Crass Art by Gee Vaucher
‘Are you for CND?’
It must be about 1982 or 1983 and I’m seven or eight years old. I’m in the playground of Oystermouth Primary School in Mumbles, the small fishing village on the outskirts of Swansea, Wales. I’ve just been approached by three of the more lively lads in my class, all of who have older brothers. I have older brothers also but mine don’t live with me and have not provided me with any ‘political instruction.’
‘What?’ I reply.
‘Are you…’ dramatic pause ‘…for CND?’
‘What you on about?’ I shrug my shoulders.
‘Just say yes or get punched.’
‘All right yes, I am.’
‘You are what?’ ‘I am for CND… but What’s CND?’
‘Campaign For Nuclear Disarmament. Right, Pete come with us.’
And with a welcoming arm placed around my shoulders, I’d been accepted, for that day at least. And now it was my turn.
‘Are you for CND?’ I asked a small unassuming boy.
‘Not sure.’ He replied.
‘Now you are.’
Of course CND was a pacifist movement but eight year olds had to have the pacifism beaten into them.
Many years later, I understood that 1980s Britain was a pretty fascinating time and place. At the time, all I knew is that my teacher’s went on strike and I got to stay home, or that because of Maggie, we no longer had free milk at lunch time. I remember seeing striking miner’s fighting police up the valleys, on the telly. I remember worrying about my dad getting called up to fight in the Falklands. I remember seeing CND peace symbols and Circle As spray painted here and there but had no idea what they meant or who was doing it. I liked the Circle A because Rik from 'The Young Ones' used it a lot, although I wasn’t allowed to watch 'The Young Ones' that much, and that was my principle concern.
I moved to Bahrain at age nine and would not get a chance to figure it all out for nearly a decade but, piece by piece, I began to discover the music, culture and history of '80s Britain with my own political awakening. Through the 1980s and most of the 1990s, the forces of globalization were still relatively weak. Coca Cola and MacDonald’s had yet to invade Bahrain and neither had the youth and alternative cultures of the UK or US. Well, they did but in bits and pieces and incredibly diluted and out of context.
Of course, recently arrived expatriate kids would bring snippets of the culture they left behind and we’d lap it up. Then we’d search the bootleg tape shops for the bands they told us about. Soon, I had quite a collection of tapes including Dead Kennedy’s, The Stupids, DRI, Corrosion of Conformity, Suicidal Tendencies, The Clash, Agnostic Front, along with the heavy metal and rap that was a bit easier to find. I kept reading about the this thing ‘punk’ in some of the magazines I’d get my hands on and was curious as to what the hell it was, not knowing I was already pretty deep into it. Then things went shitty and all my friends got more into the metal thing. I dug the crossover stuff and Bay Area thrash bands but I had to draw the line when people started getting into Motley Crue, Poison and WASP. I wasn’t sure why but I knew it was wrong. Then I went down my own little indie rock path. With the introduction of CDs it was now easier to get a Pixies disc than it was a rip-off Minor Threat tape. Anyway, I’m not trying to write a punk rock 'High Fidelity' here…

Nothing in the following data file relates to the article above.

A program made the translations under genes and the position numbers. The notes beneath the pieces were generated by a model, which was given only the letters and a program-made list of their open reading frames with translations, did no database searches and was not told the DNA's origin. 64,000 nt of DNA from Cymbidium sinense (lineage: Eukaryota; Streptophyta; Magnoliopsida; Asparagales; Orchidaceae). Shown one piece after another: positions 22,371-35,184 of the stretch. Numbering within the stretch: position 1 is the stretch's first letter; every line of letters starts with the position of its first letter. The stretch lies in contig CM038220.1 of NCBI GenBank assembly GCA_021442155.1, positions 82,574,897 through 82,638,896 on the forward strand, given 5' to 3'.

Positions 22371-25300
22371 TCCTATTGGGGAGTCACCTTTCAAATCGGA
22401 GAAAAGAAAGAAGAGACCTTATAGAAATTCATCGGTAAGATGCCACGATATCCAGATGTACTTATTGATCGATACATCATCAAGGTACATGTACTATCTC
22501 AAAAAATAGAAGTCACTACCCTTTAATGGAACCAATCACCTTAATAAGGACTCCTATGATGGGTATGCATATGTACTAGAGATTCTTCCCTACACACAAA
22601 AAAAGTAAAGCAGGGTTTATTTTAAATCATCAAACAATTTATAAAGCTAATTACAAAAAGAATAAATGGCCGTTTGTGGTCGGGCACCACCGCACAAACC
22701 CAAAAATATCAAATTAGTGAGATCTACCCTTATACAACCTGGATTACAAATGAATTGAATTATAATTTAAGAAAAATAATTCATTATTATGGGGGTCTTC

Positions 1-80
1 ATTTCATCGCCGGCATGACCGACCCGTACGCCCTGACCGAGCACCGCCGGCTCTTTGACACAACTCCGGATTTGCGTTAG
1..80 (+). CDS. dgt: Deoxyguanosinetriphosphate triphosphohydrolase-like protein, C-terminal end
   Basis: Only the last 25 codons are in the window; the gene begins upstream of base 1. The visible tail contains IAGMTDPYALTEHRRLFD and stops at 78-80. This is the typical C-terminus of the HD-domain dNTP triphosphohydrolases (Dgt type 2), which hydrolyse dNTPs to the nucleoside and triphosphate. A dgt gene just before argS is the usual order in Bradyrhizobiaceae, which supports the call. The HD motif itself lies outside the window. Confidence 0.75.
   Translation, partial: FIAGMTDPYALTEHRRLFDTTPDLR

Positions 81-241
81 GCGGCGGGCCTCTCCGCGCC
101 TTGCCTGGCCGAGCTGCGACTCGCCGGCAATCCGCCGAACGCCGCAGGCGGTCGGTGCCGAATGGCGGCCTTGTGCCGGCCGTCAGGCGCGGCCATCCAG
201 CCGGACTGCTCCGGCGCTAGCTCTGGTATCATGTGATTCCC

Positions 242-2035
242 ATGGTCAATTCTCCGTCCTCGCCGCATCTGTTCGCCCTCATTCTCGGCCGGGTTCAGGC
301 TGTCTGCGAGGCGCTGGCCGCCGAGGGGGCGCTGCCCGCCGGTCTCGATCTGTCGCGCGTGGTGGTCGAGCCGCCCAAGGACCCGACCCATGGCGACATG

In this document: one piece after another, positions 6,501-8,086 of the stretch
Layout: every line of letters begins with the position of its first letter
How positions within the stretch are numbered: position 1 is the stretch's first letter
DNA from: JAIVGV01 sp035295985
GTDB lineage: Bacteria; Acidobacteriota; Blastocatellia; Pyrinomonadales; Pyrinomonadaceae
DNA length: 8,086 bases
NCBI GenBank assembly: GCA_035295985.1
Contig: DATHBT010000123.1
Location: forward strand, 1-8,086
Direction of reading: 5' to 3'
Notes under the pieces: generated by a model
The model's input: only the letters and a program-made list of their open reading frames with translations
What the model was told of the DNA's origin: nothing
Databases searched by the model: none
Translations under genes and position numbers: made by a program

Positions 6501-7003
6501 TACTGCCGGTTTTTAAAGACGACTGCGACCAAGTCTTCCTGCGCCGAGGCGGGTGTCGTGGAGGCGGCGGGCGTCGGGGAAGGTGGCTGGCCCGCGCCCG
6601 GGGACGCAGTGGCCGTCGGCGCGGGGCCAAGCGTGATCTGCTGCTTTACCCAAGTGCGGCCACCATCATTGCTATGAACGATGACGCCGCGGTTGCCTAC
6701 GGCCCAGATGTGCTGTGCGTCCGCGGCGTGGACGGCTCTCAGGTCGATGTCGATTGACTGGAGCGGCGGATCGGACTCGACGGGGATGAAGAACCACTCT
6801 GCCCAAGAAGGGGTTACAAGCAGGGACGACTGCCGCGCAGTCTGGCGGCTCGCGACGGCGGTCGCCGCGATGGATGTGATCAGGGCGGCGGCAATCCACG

Upon return to Wales, as an eighteen year old, I was be-friended by a group of people who unlike myself had been able to live through the entire era and dwell on its historical context and significance. The day, my parents dropped me off in Aberystwyth, we drove past a young man with dread locks down to his rear end, skin tight black jeans, combat boots and an oversized army jacket with a large Crass logo painted on the back. My dad turned to me and shook his head, ‘What is this country coming to?’ I was little intimidated also but my dad’s comment really irked me so I responded, ‘Well, there is every chance I’ll end up sitting next to him in an English literature lecture.’ And I did. But it was a little while before we became mates.
First I met my friend Craig. Craig had stopped me in the street because I was wearing a pair of vans that were barely hanging onto my feet. ‘You skate?’ I was not sure what the appropriate response was but affirmed ‘yes’ noticing his own pair of vans (not quote as worn as mine). But it wasn’t skateboarding camaraderie that attracted me to Craig (we were the only two enrolled in the University of Wales Aberystwyth as far as I knew) it was the political and musical education he soon provided. Craig was a vegetarian and I’d been contemplating it, so he invited me around to his place for a vegetarian curry. In his room, I saw posters for Anti-Fascist rallies and fox hunt sabotaging and numerous punk LPs and lapped it all up, like a little innocent thirsty kitten. To be fair, I was already pretty aware of this stuff but coming from a privileged middle class white expatriate existence, I needed someone like Craig to help me connect the dots. Craig gave me the liner notes of Crass' 'Christ The Album' to read, 'Last Of The Hippies' by Penny Rimbaud. Was I too middle class for this shit? I wondered to myself. By the time I’d finished I knew the answer was no and my political fate had been sealed (for the time).
...to be continued...
For now here is Penny Rimbaud being interviewed by Ian Svenonious on Soft Focus (VBS.TV). Whether you know who they are or not its pretty much essential viewing. Sometimes, the internet proves its worth.